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Report on Coastal Mapping and Informatics Trans-Atlantic Workshop 2: Coastal Atlas Interoperability

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  • From July 16 to 20, 2007, international partners in a trans- Atlantic workshop series on coastal mapping and informatics, held a workshop on the campus of Oregon State University entitled “Coastal Atlas Interoperability.” The workshop engaged 27 participants from 6 countries, representing 17 organizations and multiple areas of scientific and technicial expertise. This meeting was a follow-up to a successful first workshop entitled “Potentials and Limitations of Coastal Web Atlases,” hosted by the Coastal and Marine Resources Centre (CMRC) at University College Cork in Ireland in July 2006 (O’Dea et al., 2007). While that first workshop examined state-of-the-art developments in coastal web atlases (CWAs) from the Europe and the U.S., shared several case studies and lessons learned, and established key issues and recommendations related to the design, data requirements, technology and institutional capacity needed for these atlases, the purpose of the second workshop was to examine best practices for achieving interoperability between CWAs. Given that no CWA functions alone as an island, and is often part of a larger universe of resources that is needed for effective marine spatial planning, resource management, and emergency planning, CWAs must build a common approach toward managing and disseminating the coastal data, maps and information that they contain. Workshop participants examined the issue of semantic interoperability (where concepts, terminology, even abbreviations that are shared between two or more individuals, systems, or organizations are understood by all to mean the same thing) and found this to be an important prerequisite for the integrated approach needed when working with a broader network of CWAs. For example, the terminology used to describe similar data can vary between specialties or regions, which can complicate data searches and integration. Use of the word “seabed” in Europe versus use of the word “seafloor” to describe the same feature in North America is a good example of this scenario, as is the interchangeable use of “coastline” versus “shoreline” in both regions. Agreements on content/semantic interoperability can help to eliminate such problems, making searches between disparate, but mutually beneficial, projects feasible. Ontologies provide the mechanism for enabling this, and workshop participants gained hands-on experience with some of the effective tools and approaches for creating ontologies and organizing them in catalogs, as presented by representatives of the Marine Metadata Interoperability (MMI) project. Presenters provided examples from use cases and ontologies based on recent research and the outcomes of the 2005 MMI Advancing Domain Vocabularies workshop (Graybeal et al., 2006). During the workshop a project was outlined to develop a demonstration prototype as a proof-of-concept to inter-relate metadata and other information between two initial CWAs (the Marine Irish Digital Atlas or MIDA, <http://mida.ucc.ie,> and the Oregon Coastal Atlas or OCA, <http://www.coastalatlas.net).> The prototype is in the form of a catalogue services for the Web (CSW), where web map services (WMS) will be registered. It may not be immediately obvious how Oregon and Ireland may need to be interoperable, but these two mature atlas efforts can be used as a testbed for interoperability. Both provide interactive access to spatial data and metadata via web GIS, use similar technologies (open source Minnesota MapServer running on Apache web services), and contain metadata meeting national/international standards (i.e., FGDC and ISO). This proof-of-concept may then be used to make connections within regional partnerships (e.g., the OCA can use lessons learned in developing a regional network of CWAs with Washington and California, while the MIDA can do the same for building and strengthening atlas networks with the UK, Belgium, and other parts of Europe). The prototype is therefore envisioned as a seed application, a template of sorts that can be used by many others and develop further from there.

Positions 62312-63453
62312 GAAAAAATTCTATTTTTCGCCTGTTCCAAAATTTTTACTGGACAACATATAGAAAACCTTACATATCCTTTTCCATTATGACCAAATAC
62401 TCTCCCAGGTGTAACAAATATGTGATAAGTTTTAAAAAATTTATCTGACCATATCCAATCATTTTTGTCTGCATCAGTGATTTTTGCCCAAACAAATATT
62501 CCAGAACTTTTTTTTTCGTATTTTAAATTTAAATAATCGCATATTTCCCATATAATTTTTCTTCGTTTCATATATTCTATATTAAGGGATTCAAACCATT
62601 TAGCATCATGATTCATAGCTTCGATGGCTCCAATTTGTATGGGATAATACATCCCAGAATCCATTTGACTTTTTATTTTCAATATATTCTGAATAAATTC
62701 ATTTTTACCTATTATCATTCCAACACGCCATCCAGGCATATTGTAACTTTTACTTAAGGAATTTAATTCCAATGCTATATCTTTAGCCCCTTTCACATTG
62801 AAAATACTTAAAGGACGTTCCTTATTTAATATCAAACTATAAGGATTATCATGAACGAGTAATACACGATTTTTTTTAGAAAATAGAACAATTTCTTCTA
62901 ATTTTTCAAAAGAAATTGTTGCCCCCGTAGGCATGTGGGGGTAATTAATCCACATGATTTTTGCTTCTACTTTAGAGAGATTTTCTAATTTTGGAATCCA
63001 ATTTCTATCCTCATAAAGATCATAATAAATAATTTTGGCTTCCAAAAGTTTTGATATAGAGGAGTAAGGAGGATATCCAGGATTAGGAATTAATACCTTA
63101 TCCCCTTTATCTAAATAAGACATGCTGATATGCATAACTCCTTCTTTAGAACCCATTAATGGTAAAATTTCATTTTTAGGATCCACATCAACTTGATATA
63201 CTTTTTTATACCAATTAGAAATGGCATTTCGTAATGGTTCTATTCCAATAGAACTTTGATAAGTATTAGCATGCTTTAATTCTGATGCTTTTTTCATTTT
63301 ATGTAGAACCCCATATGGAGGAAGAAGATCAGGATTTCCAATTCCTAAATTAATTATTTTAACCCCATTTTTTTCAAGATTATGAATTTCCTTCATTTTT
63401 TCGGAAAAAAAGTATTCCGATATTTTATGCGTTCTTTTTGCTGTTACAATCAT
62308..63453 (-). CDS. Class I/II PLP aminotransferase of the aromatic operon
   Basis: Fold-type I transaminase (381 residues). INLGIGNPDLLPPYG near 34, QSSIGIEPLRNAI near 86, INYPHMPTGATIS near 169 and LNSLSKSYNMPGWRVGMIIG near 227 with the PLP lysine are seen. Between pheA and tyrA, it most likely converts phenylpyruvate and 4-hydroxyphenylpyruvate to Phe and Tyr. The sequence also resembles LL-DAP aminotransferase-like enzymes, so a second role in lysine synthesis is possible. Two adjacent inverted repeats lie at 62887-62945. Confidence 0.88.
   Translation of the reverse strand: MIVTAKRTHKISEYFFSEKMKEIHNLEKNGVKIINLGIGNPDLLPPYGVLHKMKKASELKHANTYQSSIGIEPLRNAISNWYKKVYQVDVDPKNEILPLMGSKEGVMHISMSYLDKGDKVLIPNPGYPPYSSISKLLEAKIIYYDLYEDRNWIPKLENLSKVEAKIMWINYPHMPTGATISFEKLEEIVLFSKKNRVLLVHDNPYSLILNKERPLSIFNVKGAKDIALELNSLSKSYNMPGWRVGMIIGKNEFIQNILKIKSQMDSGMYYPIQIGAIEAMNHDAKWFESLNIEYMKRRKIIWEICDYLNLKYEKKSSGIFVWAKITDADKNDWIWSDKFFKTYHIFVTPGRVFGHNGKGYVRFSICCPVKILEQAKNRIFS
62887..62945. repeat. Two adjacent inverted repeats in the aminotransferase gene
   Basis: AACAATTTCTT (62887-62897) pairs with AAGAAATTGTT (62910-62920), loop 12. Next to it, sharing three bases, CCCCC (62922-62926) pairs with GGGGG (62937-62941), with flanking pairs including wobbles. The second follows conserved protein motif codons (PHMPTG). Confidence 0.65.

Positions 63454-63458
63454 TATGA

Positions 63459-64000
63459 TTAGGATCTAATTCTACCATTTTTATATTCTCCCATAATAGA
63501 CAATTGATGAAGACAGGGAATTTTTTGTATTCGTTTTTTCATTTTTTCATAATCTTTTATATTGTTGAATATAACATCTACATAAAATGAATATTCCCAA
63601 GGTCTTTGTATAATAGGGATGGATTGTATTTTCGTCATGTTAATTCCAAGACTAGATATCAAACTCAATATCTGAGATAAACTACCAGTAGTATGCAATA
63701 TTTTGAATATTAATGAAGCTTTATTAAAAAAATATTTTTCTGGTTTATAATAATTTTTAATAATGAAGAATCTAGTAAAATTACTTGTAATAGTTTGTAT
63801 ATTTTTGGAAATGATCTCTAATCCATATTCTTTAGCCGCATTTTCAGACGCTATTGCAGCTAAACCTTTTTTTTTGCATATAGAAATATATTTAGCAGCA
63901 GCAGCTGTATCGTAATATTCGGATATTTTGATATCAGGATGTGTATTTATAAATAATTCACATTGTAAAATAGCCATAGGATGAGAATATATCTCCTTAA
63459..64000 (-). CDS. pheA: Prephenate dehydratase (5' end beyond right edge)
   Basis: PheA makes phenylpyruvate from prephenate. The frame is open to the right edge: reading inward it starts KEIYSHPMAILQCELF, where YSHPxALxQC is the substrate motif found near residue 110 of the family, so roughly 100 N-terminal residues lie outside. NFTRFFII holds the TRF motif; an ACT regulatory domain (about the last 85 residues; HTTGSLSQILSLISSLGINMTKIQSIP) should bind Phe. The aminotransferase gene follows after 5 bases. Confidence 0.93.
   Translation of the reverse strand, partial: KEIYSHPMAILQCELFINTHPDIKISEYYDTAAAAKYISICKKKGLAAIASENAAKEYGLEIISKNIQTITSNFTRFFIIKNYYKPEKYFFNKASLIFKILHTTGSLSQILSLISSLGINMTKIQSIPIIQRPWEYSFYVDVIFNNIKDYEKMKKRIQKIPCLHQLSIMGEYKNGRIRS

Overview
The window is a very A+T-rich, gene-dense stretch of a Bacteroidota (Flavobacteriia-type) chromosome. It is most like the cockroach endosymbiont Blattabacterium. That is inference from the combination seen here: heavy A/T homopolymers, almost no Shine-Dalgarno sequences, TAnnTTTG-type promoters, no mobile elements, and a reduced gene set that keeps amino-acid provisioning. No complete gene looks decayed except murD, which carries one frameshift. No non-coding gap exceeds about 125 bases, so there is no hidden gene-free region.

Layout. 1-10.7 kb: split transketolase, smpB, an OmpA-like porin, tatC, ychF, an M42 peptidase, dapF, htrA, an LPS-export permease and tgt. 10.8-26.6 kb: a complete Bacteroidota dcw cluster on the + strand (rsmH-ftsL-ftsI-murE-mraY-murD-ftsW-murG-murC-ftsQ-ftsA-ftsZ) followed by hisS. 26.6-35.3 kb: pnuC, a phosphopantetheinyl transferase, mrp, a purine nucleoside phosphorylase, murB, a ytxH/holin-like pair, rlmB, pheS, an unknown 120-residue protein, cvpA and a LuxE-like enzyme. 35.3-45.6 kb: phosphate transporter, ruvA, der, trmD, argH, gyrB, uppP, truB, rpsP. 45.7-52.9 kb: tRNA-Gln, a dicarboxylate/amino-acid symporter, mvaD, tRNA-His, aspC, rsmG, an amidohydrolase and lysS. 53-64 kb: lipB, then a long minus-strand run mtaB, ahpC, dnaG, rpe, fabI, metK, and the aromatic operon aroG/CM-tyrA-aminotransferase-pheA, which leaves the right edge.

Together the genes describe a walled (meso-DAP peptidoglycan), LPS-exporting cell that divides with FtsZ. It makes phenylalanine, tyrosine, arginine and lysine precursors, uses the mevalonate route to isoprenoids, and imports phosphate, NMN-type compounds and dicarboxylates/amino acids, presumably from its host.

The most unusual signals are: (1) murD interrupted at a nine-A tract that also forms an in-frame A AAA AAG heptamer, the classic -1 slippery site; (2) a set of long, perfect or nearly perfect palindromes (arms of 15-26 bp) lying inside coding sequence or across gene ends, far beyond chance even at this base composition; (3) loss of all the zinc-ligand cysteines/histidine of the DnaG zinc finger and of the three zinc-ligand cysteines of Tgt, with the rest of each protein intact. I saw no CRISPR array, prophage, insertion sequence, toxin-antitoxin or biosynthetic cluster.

• KEYWORDS: coastal informatics, coastal atlas, web GIS, data access, geospatial data and information management, metadata, coastal zone management, marine resource management, online mapping, software solutions, system design, coastal planning, decision-making, semantic interoperability, cyberinfrastructure
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  • Wright, D.J., Watson, S., Bermudez, L., Cummins, V., Dwyer, N., O’Dea, L., Nyerges, T., Benoit, G., Berman, M., Helly J., and Uhel, R. (2007). Report on Coastal Mapping and Informatics Trans-Atlantic Workshop 2: Coastal Atlas Interoperability. Oregon State University, Corvallis, Oregon, USA.
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  • National Science Foundation, Marine Institute of Ireland, National Development Program of Ireland
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